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villainous-queer: elfwreck: injuries-in-dust: nineprotons: Dolly’s absolute amazingness aside… She is who she wants to be, and shows herself as she wants to. Anyone who sees her as a joke is in fact the joke themselves and I’m quite happy to laugh at them. The real joke is that she’s the one finding it, not the government. She purposely does this, y’all. I have been fascinated by her for years and she has purposely crafted this and people reacting like this is her intention. She is a master. Like, how many country artists can get away with openly being a queer ally and funding AIDS research and COVID research and all this other stuff and yet still I defy you to find a person–no matter how conservative–who will say anything worse than ‘she’s trashy’ to you–but it can’t even insult her because she says she’s trashy!! She is so good at this y’all. A master at the whole concept of reclaiming and owning one’s image. All hail Dolly. : villainous-queer: elfwreck: injuries-in-dust: nineprotons: Dolly’s absolute amazingness aside… She is who she wants to be, and shows herself as she wants to. Anyone who sees her as a joke is in fact the joke themselves and I’m quite happy to laugh at them. The real joke is that she’s the one finding it, not the government. She purposely does this, y’all. I have been fascinated by her for years and she has purposely crafted this and people reacting like this is her intention. She is a master. Like, how many country artists can get away with openly being a queer ally and funding AIDS research and COVID research and all this other stuff and yet still I defy you to find a person–no matter how conservative–who will say anything worse than ‘she’s trashy’ to you–but it can’t even insult her because she says she’s trashy!! She is so good at this y’all. A master at the whole concept of reclaiming and owning one’s image. All hail Dolly.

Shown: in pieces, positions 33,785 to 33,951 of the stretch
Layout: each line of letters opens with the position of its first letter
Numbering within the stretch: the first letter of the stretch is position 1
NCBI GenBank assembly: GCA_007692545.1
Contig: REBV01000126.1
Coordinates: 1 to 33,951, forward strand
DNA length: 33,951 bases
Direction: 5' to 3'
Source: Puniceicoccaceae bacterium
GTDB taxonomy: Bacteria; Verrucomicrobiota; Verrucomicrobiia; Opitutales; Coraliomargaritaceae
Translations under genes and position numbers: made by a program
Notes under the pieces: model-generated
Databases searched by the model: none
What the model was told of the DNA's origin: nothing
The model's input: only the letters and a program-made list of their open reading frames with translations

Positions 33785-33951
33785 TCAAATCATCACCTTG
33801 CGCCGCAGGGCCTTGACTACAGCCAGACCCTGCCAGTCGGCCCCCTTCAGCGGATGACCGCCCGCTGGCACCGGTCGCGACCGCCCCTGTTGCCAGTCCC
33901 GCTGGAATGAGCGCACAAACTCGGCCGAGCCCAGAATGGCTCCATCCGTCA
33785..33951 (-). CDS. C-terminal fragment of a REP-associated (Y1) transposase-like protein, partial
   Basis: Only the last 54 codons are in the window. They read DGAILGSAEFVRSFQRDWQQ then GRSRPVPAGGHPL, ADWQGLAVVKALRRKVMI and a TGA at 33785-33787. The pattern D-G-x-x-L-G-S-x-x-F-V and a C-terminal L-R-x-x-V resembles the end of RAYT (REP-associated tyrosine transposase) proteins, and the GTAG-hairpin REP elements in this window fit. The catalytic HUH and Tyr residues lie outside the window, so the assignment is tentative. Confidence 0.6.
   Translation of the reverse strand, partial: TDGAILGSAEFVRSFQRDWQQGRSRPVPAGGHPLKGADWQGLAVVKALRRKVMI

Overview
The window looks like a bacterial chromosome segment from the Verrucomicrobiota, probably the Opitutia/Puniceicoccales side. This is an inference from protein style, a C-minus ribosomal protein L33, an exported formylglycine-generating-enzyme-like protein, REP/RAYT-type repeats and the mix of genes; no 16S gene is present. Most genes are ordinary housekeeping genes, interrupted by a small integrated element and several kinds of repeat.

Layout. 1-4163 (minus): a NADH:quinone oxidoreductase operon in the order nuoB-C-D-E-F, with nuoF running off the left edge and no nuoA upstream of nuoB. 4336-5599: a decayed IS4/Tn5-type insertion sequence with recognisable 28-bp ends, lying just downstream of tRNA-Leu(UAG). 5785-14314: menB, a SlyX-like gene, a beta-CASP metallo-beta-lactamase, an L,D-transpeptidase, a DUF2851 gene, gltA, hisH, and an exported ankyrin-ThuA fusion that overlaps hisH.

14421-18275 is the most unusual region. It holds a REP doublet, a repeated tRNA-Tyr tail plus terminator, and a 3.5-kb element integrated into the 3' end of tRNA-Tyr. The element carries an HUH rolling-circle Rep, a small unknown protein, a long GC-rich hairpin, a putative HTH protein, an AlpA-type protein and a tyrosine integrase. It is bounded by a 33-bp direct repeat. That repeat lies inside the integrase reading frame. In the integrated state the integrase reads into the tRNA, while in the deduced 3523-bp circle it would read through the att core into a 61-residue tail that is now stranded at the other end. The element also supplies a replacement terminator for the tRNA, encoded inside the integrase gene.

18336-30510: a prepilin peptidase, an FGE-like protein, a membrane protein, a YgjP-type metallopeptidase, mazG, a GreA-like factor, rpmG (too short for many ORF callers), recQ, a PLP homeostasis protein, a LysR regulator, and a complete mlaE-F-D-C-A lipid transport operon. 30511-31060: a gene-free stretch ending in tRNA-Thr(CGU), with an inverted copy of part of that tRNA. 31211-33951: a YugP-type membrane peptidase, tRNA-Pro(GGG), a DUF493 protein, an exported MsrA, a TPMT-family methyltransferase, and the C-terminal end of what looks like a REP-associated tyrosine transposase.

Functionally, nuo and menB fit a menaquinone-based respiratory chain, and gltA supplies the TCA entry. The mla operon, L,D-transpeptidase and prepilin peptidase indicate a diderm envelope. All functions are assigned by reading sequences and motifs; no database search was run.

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what-even-is-thiss: bobcatdump: jaskiegg: mellomaia: aphony-cree: beyoncescock: gahdamnpunk: Honestly!!! This is just psychological trauma in the making THANK YOU I’ve asked parents about this and they always say they are teaching the child responsibility and “respect for other people’s things.” If I point out that the child accidentally broke their own toy they always say “I bought them that toy” or “my sister gave that to them.” The problem is that parents view all possessions as not really belonging to the child. A part of them always seems to think that the adult who provided the money is the real owner If a parent breaks a dish they see it as breaking something that already belonged to them, but if a child breaks it they see it as the child breaking something that belonged to the parents People raising children need to realize that household possessions belong to the entire household. If everyone has to use that plate then it belongs to everyone and anyone can have a forgivable accident with it. It’s okay to deem certain possessions as just yours and ask everyone in the house to respect that, but extend the same respect to your child’s belongings Big mood. I know most of these are talking about little little kids, but here’s a tale from middle school. I had forgotten to charge my phone one night, and this was back when cell phones used to beep loudly when they were low on battery. I kept hearing the noise throughout the afternoon and not recognizing what it was because I’d never heard it before. When I finally did realize what it was, I was in science class and my fellow classmates were making presentations. I reached into my bag to try to turn off the phone, and then the low-battery sound went off, loud enough for the teacher to hear it. She confiscated my phone in front of everyone, and I didn’t get it back until after the weekend because it was a Friday. I was really embarrassed, especially to tell my parents. When I got my phone back that Monday, my teacher said it was important for me to learn this lesson now since in college they wouldn’t tolerate phones going off. Fast forward to when I was in college, any time someone’s phone went off, either the professor would tell them to turn it off, or they would say, “Oh, my bad,” and turn it off themselves, and everyone would move on. I even had a professor who danced around while someone’s phone went off, and it was a welcome moment of levity during the lecture. I say all this to say, one of the worst aspects of being a child/teen was adults assuming my intentions were malicious. God I’ve been reading these posts for a while and each time I am struck with the realization that certainly not all parents were supposed to be a parent “I say all this to say, one of the worst aspects of being a child/teen was adults assuming my intentions were malicious.”YES this The problem is, even if families are forgiving the culture around children still effects the child. I use myself as proof of that. A few times between the ages of 4 and 18 I broke things. I broke my grandma’s favorite Christmas ornament. Her first question was: “Are you hurt?” and when I apologized profusely she said “I’m just glad you weren’t hurt.” I broke a few plates. I broke a couple glasses. Every time my dad’s first response was “Did you get cut?” the second step was cleaning up the broken bits, and the third was a discussion of what led to me breaking it and how I could avoid doing that in the future. Same with spills. Same with stains. My biggest “punishment” from my immediate family was being taught how to clean up the mess I made and being shown in detail how to avoid the same mistake in the future if it was avoidable. There were consequences for my actions, but they were the direct result of those actions and nothing much beyond that. My family tried so hard to teach me how to deal with accidents in a healthy way. They were patient. They treated every slip-up as a learning opportunity. They showed me a lot of love. The other adults still got to me. Teachers still punished and publicly shamed me and other students for our mess-ups. Extended family members outside of my small supportive circle still yelled at me. My friends’ parents still got mad. To the point where whenever I messed up my first instinct was that my dad or grandparents were going to punish me, or yell at me, or hit me, even though they never did. They just didn’t. They always responded with patience and an attitude of “I’m glad you’re safe and I want to help you learn from this.” And I was still afraid of messing up. Mortified. Expecting the worst every time. It’s like… we need to change the culture around this, man. Completely. : what-even-is-thiss: bobcatdump: jaskiegg: mellomaia: aphony-cree: beyoncescock: gahdamnpunk: Honestly!!! This is just psychological trauma in the making THANK YOU I’ve asked parents about this and they always say they are teaching the child responsibility and “respect for other people’s things.” If I point out that the child accidentally broke their own toy they always say “I bought them that toy” or “my sister gave that to them.” The problem is that parents view all possessions as not really belonging to the child. A part of them always seems to think that the adult who provided the money is the real owner If a parent breaks a dish they see it as breaking something that already belonged to them, but if a child breaks it they see it as the child breaking something that belonged to the parents People raising children need to realize that household possessions belong to the entire household. If everyone has to use that plate then it belongs to everyone and anyone can have a forgivable accident with it. It’s okay to deem certain possessions as just yours and ask everyone in the house to respect that, but extend the same respect to your child’s belongings Big mood. I know most of these are talking about little little kids, but here’s a tale from middle school. I had forgotten to charge my phone one night, and this was back when cell phones used to beep loudly when they were low on battery. I kept hearing the noise throughout the afternoon and not recognizing what it was because I’d never heard it before. When I finally did realize what it was, I was in science class and my fellow classmates were making presentations. I reached into my bag to try to turn off the phone, and then the low-battery sound went off, loud enough for the teacher to hear it. She confiscated my phone in front of everyone, and I didn’t get it back until after the weekend because it was a Friday. I was really embarrassed, especially to tell my parents. When I got my phone back that Monday, my teacher said it was important for me to learn this lesson now since in college they wouldn’t tolerate phones going off. Fast forward to when I was in college, any time someone’s phone went off, either the professor would tell them to turn it off, or they would say, “Oh, my bad,” and turn it off themselves, and everyone would move on. I even had a professor who danced around while someone’s phone went off, and it was a welcome moment of levity during the lecture. I say all this to say, one of the worst aspects of being a child/teen was adults assuming my intentions were malicious. God I’ve been reading these posts for a while and each time I am struck with the realization that certainly not all parents were supposed to be a parent “I say all this to say, one of the worst aspects of being a child/teen was adults assuming my intentions were malicious.”YES this The problem is, even if families are forgiving the culture around children still effects the child. I use myself as proof of that. A few times between the ages of 4 and 18 I broke things. I broke my grandma’s favorite Christmas ornament. Her first question was: “Are you hurt?” and when I apologized profusely she said “I’m just glad you weren’t hurt.” I broke a few plates. I broke a couple glasses. Every time my dad’s first response was “Did you get cut?” the second step was cleaning up the broken bits, and the third was a discussion of what led to me breaking it and how I could avoid doing that in the future. Same with spills. Same with stains. My biggest “punishment” from my immediate family was being taught how to clean up the mess I made and being shown in detail how to avoid the same mistake in the future if it was avoidable. There were consequences for my actions, but they were the direct result of those actions and nothing much beyond that. My family tried so hard to teach me how to deal with accidents in a healthy way. They were patient. They treated every slip-up as a learning opportunity. They showed me a lot of love. The other adults still got to me. Teachers still punished and publicly shamed me and other students for our mess-ups. Extended family members outside of my small supportive circle still yelled at me. My friends’ parents still got mad. To the point where whenever I messed up my first instinct was that my dad or grandparents were going to punish me, or yell at me, or hit me, even though they never did. They just didn’t. They always responded with patience and an attitude of “I’m glad you’re safe and I want to help you learn from this.” And I was still afraid of messing up. Mortified. Expecting the worst every time. It’s like… we need to change the culture around this, man. Completely.